In the “post-Amiibo” era, Nintendo has had a complex relationship with its first-party DLC.
Games that are certain to sell, like Super Smash Bros. 4 Wii U / 3DS and Mario Kart 8, generally jump at the opportunity to charge. Comparable models, however, show Nintendo’s pricing to be more aggressive than its competitors: SSB4 DLC characters cost between $4-7, but Street Fighter 4 charged $15 for five characters ($3 each), and Street Fighter 5‘s $6 characters can be bought with in-game currency as well. Even Killer Instinct, which asks for $19.99 for a “Season Pass”, drops about 8 characters per season ($2.50 each) and includes additional content.
(It’s also worth noting that Amiibo, which range from $9-16 new, will NOT unlock their respective characters in SSB4.)
Meanwhile, Nintendo newcomer Splatoon dropped 11 new stages, and nearly weekly new guns/classes for a year, all for free. From this, it would seem Nintendo is willing to foot the bill on expanding growing franchises.
This trend is notably continued in the Nintendo Switch’s first-party offerings. The Legend of Zelda: Breath of the Wild’s DLC is only available as a $20 bundle, the first offering of which, The Master Trials, has just released with the following additions:
- Master Mode, which ups enemy difficulty and numbers, gives them regenerating health, and improves their sight range
- Trial of the Sword, a 45-level challenge gauntlet with special rules
- Convenience features, such as a record of where you’ve traveled, the ability to create fast-travel locations, and soft-tracking for the elusive Korok Seeds
- Several cosmetic items
Nintendo has shown its mastery of stretching content by hiding the convenience and cosmetic items as quest rewards, and releasing a gameplay DLC before the story one. Those looking purely for an expanded base game, however, are essentially paying $10 for a challenge gauntlet and a handful of fetch quests. And any time relatively simple convenience features are included in DLC, it raises questions as to why they weren’t in the base game, and aren’t free updates.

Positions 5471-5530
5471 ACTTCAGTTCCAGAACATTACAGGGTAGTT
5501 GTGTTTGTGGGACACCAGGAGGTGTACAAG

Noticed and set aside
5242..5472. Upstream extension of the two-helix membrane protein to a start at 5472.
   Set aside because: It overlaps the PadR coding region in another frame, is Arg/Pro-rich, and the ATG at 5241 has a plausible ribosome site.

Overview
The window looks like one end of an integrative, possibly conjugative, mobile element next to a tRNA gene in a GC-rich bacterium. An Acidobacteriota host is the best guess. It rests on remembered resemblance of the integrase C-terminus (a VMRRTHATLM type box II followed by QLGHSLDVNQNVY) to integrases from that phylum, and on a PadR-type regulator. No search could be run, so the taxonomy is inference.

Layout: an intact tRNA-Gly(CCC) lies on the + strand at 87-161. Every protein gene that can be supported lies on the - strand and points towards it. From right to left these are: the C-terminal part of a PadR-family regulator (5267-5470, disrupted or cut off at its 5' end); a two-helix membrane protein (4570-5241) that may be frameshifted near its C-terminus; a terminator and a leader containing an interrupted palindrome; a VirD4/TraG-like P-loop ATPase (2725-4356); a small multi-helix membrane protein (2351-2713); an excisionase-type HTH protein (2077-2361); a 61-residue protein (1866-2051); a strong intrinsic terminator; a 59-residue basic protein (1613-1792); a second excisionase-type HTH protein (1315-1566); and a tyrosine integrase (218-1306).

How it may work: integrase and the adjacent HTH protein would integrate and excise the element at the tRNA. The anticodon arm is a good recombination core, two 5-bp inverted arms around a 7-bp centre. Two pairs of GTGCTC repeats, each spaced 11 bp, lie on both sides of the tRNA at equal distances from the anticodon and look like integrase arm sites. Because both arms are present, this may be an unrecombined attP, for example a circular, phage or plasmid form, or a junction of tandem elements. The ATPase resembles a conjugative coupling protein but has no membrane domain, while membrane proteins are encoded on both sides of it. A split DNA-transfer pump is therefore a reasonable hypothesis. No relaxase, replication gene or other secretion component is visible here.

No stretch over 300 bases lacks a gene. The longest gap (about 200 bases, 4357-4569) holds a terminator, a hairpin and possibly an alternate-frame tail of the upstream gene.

ARMS, the current biggest newcomer to Nintendo’s stable of games, is going in a notably different direction: Boss character Max Brass will soon be available for free. The trend—established series getting paid DLC and new series having free “updates”—isn’t all that shocking.
What’s more interesting is the uncommon denominator here: Splatoon 2. A Nintendo Direct has just promised a year of updates for Splatoon 2 but, in an ambiguity typical of Nintendo, it’s unclear if the “updates” will be free. Presumably, using the word “updates” implies free expansions, but that’s not certain.
Whatever happens with the game—if, for instance, updates start out free, and paid DLC is announced later after the game’s success—a clearer picture of Nintendo’s future with DLC will come with it. Splatoon 2 is, in more ways than one, the future of Nintendo.